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Home | News | Greenport Village Government | Plan for three-story hotel, restaurant & retail shop on Front Street set for village ZBA variance hearing February 17
SAKD Holdings architect Tom Pedrazzi of New York City and principal Dan Panessi gave ZBA members a brief presentation last night of their proposal for the vacant lot on the corner of Front and Third streets. Photo: Denise Civiletti

Plan for three-story hotel, restaurant & retail shop on Front Street set for village ZBA variance hearing February 17

(Correction appended) The village ZBA last night accepted the variance application of a developer seeking to build a three-story mixed-use commercial building on the vacant lot at the corner of Third and Front streets (see below) and scheduled a hearing on that application for Feb. 17 as well.

Westchester-based SAKD Holdings LLC proposes a three-story hotel-restaurant-retail building on the now-vacant corner lot on the southeast corner of Third and Front. A 70-seat restaurant — with an additional 10 seasonal sidewalk cafe seats — and a retail space would occupy the ground floor and 16 hotel rooms would occupy the second and third floors of the building (eight rooms per floor).

The site is in the village’s Waterfront Commercial District. As proposed, the building requires: a lot coverage variance (46 percent instead of the 40 percent maximum); a 12-foot height variance (three stories and 47 feet instead of two stories and 35 feet); off-street parking variance (12 instead of 36 parking spaces); a variance from the requirement of an off-street loading berth; and a front-yard setback variance to allow a raised, trellised outdoor dining area on Front Street within the required 6-foot setback.

ZBA members will conduct a site inspection on Feb. 17 at 4:15 p.m., just prior to its meeting on that date.

In the interim, the ZBA is asking the village planning board, which meets next week, to say whether it intends to declare lead agency status for purpose of conducting coordinated review pursuant to the State Environmental Quality Review Act.

Ellen Neff, second from right, chaired last night's village ZBA meeting in the absence of chairman Doug Corwin. Photo: Denise Civiletti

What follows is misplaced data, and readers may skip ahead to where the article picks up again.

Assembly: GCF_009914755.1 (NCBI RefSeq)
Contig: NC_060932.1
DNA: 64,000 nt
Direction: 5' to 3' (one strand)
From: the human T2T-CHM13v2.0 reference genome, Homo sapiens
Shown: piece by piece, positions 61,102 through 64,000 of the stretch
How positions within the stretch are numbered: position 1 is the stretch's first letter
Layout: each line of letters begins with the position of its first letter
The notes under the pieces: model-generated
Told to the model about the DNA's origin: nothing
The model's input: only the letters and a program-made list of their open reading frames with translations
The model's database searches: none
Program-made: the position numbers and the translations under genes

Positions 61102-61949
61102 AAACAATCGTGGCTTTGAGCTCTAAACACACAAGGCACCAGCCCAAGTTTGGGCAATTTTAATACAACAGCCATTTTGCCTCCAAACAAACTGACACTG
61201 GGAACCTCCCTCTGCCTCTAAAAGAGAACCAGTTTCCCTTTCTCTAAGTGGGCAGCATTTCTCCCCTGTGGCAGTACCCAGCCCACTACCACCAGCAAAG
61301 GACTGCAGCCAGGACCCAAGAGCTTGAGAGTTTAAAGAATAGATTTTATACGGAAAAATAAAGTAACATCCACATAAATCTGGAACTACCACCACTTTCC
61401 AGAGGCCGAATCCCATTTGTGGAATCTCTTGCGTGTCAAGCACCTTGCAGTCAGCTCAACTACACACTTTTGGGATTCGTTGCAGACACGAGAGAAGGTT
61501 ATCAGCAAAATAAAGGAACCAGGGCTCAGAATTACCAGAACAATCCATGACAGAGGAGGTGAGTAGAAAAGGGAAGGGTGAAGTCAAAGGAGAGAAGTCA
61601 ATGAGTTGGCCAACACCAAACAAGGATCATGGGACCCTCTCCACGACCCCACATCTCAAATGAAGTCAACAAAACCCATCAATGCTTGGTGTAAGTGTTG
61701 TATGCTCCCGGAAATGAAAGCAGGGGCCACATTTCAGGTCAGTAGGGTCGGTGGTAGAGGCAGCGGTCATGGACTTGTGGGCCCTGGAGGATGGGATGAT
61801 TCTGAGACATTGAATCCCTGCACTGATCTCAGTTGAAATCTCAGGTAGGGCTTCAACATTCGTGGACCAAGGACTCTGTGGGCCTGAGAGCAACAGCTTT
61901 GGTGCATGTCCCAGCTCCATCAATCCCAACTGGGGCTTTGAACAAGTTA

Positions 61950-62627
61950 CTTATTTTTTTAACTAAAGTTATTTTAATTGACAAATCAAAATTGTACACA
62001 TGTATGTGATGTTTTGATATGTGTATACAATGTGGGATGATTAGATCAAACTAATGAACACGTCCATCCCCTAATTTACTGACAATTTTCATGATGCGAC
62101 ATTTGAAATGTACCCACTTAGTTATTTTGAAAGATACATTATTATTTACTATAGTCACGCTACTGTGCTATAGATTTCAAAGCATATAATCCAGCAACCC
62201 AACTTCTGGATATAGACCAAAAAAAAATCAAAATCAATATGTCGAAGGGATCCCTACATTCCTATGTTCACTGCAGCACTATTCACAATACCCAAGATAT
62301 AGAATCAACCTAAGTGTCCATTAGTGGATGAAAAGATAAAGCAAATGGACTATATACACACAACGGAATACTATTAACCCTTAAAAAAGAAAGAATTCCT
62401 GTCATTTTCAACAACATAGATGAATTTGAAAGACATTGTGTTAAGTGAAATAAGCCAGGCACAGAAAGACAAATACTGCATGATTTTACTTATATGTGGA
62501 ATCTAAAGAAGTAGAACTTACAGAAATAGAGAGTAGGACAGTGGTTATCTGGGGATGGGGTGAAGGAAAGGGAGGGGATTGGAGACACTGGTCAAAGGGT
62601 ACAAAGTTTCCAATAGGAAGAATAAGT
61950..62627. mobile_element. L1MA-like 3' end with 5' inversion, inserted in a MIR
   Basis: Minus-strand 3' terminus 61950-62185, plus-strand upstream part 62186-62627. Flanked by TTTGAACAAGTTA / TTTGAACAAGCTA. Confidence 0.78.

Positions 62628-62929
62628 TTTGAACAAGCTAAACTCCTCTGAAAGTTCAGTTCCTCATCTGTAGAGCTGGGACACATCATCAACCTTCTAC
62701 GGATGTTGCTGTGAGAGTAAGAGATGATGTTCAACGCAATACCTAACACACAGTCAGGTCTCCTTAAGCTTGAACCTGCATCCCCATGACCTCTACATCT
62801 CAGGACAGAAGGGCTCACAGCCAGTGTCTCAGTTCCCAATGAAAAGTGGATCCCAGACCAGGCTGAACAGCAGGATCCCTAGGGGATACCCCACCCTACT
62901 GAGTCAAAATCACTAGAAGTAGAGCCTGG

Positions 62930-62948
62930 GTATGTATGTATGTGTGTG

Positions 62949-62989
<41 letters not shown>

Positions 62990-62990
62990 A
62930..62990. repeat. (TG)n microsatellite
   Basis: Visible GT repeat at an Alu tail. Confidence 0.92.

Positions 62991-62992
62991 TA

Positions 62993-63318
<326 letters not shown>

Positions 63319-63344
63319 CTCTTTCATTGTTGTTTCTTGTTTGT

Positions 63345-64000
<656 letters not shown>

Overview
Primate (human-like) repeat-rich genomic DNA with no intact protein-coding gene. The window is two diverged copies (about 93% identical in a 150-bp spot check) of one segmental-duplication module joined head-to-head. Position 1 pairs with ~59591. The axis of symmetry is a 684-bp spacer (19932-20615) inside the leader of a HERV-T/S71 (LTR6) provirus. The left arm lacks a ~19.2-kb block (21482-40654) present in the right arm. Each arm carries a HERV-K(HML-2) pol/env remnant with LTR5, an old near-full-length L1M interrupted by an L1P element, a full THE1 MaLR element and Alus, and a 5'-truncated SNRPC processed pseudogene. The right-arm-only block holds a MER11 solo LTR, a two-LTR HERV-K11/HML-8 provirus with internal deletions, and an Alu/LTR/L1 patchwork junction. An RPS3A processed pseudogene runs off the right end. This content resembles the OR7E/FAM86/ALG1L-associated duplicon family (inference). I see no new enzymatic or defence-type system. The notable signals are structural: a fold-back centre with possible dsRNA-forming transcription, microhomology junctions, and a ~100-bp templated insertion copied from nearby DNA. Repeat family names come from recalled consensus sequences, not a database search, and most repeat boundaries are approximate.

Ellen Neff, second from right, chaired last night’s village ZBA meeting in the absence of chairman Doug Corwin. Photo: Denise Civiletti

The board agreed to hold the Feb. 17 meeting in the historic school house on Front Street because a meeting of the fire department wardens is scheduled for 7 p.m. that night in the fire department meeting room. ZBA members thought the board’s Feb. 17 hearings might require more time than the two-hour allotment available in the firehouse that night.

ZBA members agreed to relocate the Feb. 17 meeting after a lengthy discussion of whether the February meeting should be postponed to the fourth Wednesday of the month — from its regular slot on the third Wednesday — or whether it should be canceled altogether. Two of the board’s five members will not be in town on Feb. 17 — ZBA chairman Douglas Moore is wintering down south and will not be in attendance in February or March; member Dinni Gordon will be out of town during the third week of February.

Member Dave Corwin was adamantly opposed to changing the February meeting date or canceling the February meeting.

With only three members present, all three would have to agree in order to act on an application.

“I’m uncomfortable that a vote would have to be unanimous,” Gordon said

“Then don’t leave town,” Corwin replied.

In the end, Corwin’s view prevailed, with Gordon casting the lone no vote on Corwin’s motion to schedule the next meeting on Feb. 17 at 7 p.m at the school house.

The scheduling discussion was framed by a larger discussion over whether absent ZBA members should be allowed to participate in a meeting by videoconference, a question that has been posed by the ZBA chairman to the village trustees, who have not yet reached a conclusion on the matter. The absent member would not be permitted to vote by videoconference, but questions arose as to whether someone who participates in a discussion by video call should be allowed to subsequently vote — in person — on a matter discussed during the meeting from which he or she was absent.

Nothing precludes a member from voting on an application if he or she missed the meeting at which the public hearing was held, village attorney Joseph Prokop told the board.

The minutes of the meetings and hearings are posted on the village website and an absent board member is expected to educate himself or herself on the matter by reading those minutes and looking at the board’s application files, Prokop said. That’s true whether there’s a videoconference with the absent member or not, he said.

Board members agreed that absent members could participate — but not vote — in a meeting by video conference, though the trustees must still weigh in.

Member Ellen Neff, who chaired the meeting in Moore’s absence last night, was initially opposed to relocating the Feb. 17 meeting and sought to put it off a week or a month, though in the end she went along with the motion. After the meeting Neff expressed concern about whether there would be a sufficient internet connection available in the school house in order to allow Moore and Gordon to participate by conference. That matter remained up in the air, though village administrator Paul Pallas promised to investigate.

Before the meeting concluded, Corwin made a motion to name member John Saladino as temporary chair of the board, allowing Saladino, rather than Neff, to run the Feb. 17 . With Saladino abstaining, the board voted to approve that motion 3-0.

Correction: A previously published version of this article incorrectly stated that a public hearing was set for Feb. 17. on variance applications for two subdivisions on Fifth Avenue.